# Implement a projection operator as a quantum circuit

Let the state $$|\Psi\rangle\equiv a|0\rangle\otimes|\psi_0\rangle + b|1\rangle\otimes|\psi_1\rangle$$, where $$|\psi_0\rangle$$ and $$\psi_1\rangle$$ belong to a multi-qubit register $$R$$ and the coefficients $$a,b$$ are not known a priori. I would like to extract the state $$|\psi_0\rangle$$. Essentially, I would like to apply the projector $$\hat P_0\equiv|0\rangle\langle0|$$ on $$|\Psi\rangle$$.

The standard approach seems to be to measure the solitary qubit to collapse $$R$$ into either $$|\psi_0\rangle$$ if you measured $$0$$ or $$|\psi_1\rangle$$ if you measured $$1$$. In the latter case, simply discard the state and try again from scratch. This is a probabilistic method and obviously undesirable if preparing $$\Psi$$ is difficult or if $$|a|$$ is very small.

Is there some quantum circuit to implement $$\hat P_0$$ and deterministically extract $$|\psi_0\rangle$$? It is clearly not unitary, so such a circuit clearly is not simple. But my intuition tells me that there ought to be a strategy involving an ancilla register and/or a second copy of $$|\Psi\rangle$$. I am however self-taught and my intuition is not terribly reliable; I would happily accept a proof that it can't be done. ^_^

The closest I've gotten so far is recognizing that it's easy to do with two entangled copies of $$|\Psi\rangle$$: let $$|\Phi\rangle\equiv \frac{a+b}{\sqrt{2}}|01\rangle\otimes|\psi_0\rangle\otimes|\psi_1\rangle + \frac{a-b}{\sqrt{2}}|10\rangle\otimes|\psi_1\rangle\otimes|\psi_0\rangle$$, where the two solitary qubits are lumped into one register. Then measure either solitary qubit. If it's $$0/1$$, $$|\psi_0\rangle$$ is the state in the first register $$R_1$$. If it's $$1/0$$, take the second register $$R_2$$. But I don't know how to generate the entangled state $$|\Phi\rangle$$, or whether it is possible to do so from two initially independent copies of $$|\Psi\rangle$$.

Bonus points if the procedure extends naturally to arbitrary multi-qubit projection operators without a tedious basis transformation!

• Did you try to apply amplitude amplification? Jul 25, 2021 at 7:29
• I need to read a bit more to be sure, but it seems like amplitude amplification will remain probabilistic if $a$ and $b$ aren't known..? Jul 26, 2021 at 14:04
• depends on the state, but in general yes. However, you might get a success probability that suffices in practice. Jul 26, 2021 at 14:39
• I suppose the circuit should also not depend on $|\psi_0\rangle$? Otherwise a trivial answer would be a circuit that completely disregard the inputs and always outputs $|\psi_0\rangle$
– glS
Aug 2, 2021 at 22:44
• Hah. Yes, I forgot to explicitly state that $|\psi_0\rangle$ is not known a priori. I would probably not accept your solution as an answer. :P Aug 3, 2021 at 20:42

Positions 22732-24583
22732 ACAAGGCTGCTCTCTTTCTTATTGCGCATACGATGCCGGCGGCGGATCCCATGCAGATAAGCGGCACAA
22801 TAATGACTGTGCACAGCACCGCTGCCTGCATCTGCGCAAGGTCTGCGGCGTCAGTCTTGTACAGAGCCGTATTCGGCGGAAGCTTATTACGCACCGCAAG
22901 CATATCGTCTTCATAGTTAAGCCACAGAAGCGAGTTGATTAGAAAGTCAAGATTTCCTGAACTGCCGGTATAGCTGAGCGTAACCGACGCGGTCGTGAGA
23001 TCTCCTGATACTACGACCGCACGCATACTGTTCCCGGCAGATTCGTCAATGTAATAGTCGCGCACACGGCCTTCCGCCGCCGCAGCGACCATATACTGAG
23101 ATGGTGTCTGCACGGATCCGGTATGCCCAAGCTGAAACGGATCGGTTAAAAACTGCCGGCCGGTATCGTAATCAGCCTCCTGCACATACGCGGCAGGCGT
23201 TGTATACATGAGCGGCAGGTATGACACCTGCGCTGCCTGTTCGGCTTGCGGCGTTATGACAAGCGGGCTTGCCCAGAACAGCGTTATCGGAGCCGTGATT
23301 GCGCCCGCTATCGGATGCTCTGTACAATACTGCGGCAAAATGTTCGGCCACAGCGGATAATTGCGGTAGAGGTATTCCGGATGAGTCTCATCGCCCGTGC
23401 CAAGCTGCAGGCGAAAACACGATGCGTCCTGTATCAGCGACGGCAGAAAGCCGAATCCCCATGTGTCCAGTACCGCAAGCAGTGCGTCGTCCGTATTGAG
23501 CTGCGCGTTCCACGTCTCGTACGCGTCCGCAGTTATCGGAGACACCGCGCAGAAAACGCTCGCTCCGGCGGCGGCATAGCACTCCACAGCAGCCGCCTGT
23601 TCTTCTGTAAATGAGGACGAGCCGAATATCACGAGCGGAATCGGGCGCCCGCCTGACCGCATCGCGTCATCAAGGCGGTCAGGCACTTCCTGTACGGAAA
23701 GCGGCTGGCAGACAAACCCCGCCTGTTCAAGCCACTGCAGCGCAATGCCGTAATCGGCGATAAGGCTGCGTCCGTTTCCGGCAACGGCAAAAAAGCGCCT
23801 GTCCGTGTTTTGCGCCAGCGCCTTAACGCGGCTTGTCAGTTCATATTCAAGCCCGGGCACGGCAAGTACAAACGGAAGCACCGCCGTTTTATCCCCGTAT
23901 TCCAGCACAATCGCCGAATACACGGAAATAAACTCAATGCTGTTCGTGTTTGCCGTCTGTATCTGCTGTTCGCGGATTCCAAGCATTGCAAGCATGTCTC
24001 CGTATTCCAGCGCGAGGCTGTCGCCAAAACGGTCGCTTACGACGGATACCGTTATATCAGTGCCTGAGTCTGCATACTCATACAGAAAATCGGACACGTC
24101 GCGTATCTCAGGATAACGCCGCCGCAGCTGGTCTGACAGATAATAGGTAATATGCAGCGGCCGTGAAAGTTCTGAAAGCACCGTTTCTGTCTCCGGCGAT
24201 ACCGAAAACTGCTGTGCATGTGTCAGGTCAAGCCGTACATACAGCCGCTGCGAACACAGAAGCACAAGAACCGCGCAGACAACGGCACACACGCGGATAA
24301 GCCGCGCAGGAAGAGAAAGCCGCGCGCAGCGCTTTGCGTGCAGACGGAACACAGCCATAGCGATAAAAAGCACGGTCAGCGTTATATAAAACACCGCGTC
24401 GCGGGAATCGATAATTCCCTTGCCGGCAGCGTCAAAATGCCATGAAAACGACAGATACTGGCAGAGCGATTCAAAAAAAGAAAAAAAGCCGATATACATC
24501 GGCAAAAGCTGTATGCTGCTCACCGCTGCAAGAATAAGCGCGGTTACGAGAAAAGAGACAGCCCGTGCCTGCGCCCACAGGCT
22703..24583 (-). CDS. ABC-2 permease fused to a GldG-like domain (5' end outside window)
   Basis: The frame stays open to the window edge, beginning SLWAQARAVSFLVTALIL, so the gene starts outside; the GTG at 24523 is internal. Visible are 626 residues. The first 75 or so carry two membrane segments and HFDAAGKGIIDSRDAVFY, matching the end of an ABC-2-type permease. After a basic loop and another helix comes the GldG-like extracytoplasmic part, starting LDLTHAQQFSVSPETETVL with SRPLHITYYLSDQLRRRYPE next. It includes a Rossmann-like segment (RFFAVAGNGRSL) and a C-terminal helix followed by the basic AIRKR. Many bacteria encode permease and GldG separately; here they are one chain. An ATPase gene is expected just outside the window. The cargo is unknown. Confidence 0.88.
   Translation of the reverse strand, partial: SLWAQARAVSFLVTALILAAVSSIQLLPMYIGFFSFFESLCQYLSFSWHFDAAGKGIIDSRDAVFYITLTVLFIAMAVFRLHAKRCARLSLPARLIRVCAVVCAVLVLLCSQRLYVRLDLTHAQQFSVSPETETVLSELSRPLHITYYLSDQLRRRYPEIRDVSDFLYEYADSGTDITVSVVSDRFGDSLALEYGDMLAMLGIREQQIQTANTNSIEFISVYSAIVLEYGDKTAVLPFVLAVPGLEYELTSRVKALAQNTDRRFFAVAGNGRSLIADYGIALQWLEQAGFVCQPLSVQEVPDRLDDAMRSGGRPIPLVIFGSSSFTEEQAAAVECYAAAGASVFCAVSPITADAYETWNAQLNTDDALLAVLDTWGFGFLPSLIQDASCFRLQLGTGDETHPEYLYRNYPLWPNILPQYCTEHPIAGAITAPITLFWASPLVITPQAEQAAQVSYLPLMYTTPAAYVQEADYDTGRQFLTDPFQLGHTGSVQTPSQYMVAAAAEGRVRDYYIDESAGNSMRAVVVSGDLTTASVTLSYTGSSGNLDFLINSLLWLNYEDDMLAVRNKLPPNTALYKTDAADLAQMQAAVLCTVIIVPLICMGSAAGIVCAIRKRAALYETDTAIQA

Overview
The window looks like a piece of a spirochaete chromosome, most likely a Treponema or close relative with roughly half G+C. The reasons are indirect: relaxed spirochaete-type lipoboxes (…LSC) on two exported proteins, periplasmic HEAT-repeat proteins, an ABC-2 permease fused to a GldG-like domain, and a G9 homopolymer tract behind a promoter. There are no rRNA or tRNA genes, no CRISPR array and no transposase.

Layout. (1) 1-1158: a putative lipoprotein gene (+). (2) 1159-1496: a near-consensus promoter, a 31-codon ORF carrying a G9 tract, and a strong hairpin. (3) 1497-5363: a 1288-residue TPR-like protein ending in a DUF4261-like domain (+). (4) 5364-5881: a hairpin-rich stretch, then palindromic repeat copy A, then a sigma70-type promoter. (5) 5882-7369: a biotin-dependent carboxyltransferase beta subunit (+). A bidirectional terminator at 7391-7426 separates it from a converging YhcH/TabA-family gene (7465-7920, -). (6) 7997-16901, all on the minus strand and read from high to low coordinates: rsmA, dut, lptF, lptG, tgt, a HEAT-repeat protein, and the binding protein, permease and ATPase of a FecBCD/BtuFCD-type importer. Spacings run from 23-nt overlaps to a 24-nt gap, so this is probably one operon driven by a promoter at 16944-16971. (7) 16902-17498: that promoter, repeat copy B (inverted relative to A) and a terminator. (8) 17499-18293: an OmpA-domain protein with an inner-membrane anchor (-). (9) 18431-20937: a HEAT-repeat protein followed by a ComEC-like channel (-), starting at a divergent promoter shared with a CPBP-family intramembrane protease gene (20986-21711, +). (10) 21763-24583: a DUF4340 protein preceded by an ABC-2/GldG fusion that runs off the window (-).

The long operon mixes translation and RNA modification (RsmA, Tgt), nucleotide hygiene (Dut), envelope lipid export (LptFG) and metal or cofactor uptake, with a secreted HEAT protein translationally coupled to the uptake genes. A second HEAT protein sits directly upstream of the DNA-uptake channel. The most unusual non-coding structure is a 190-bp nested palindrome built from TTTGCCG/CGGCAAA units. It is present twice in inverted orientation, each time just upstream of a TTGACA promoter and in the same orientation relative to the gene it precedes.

Consider the states $$|\psi\rangle = a|0\rangle|\psi_0\rangle + b|1\rangle|\psi_1\rangle$$, and $$|\psi'\rangle = a|0\rangle|\psi_0'\rangle + b|1\rangle|\psi_1\rangle$$, where $$a$$ and $$b$$ are non-zero and $$\psi_0$$ and $$\psi_0'$$ are known and orthogonal. By applying your proposed circuit and measuring the circuit output (the orthogonal $$\psi_0$$ or $$\psi_0'$$) you could perfectly distinguish between the non-orthogonal $$\psi$$ and $$\psi'$$, which is impossible. Likewise for any finite-copy case.
• Do you by chance have any insights on the entangled state solution? Evidently the entangled state $|\Phi\rangle$ cannot be prepared given two copies of $|\Psi\rangle$, but suppose I have a circuit $V$ which prepares $|\Psi\rangle$ on $n$ qubits. Is there a modified procedure to generate the entangled version $|\Phi\rangle$ on $2n$ qubits? I'll probably pose this as an independent question in a day or two but I may as well ask here first. Aug 3, 2021 at 20:55
• Not totally clear to me how many copies of $\Phi$ you're obtaining from how many copies of $\Psi$ in your question, but I think the answer to whether it can be done reliably will be no, by the same reasoning: you can reliably obtain $\psi_0$ from $\Phi$, so you can use a circuit which creates $\Phi$ to reliably distinguish between non-orthogonal states $\psi$ and $\psi'$ in my example. It doesn't change the reasoning much if the input is now $\Psi^{\otimes n}$, because for finite $n$, $\psi^{\otimes n}$ and $\psi'^{\otimes n}$ are still non-orthogonal. Aug 3, 2021 at 22:47
• The input wouldn't be $|\Psi\rangle^{\otimes n}$ but rather the operator $V$ such that $V|0\rangle=|\Psi\rangle$. As you've proven, the procedure to generate $|\Phi\rangle$ wouldn't begin by preparing copies of $|\Psi\rangle$ independently, but I am imagining some sort of complex procedure in which $V$ is applied as a controlled operation, or perhaps it is applied to pre-entangled qubits, or something like that. But I admit I haven't thought very carefully about it yet. Aug 4, 2021 at 15:51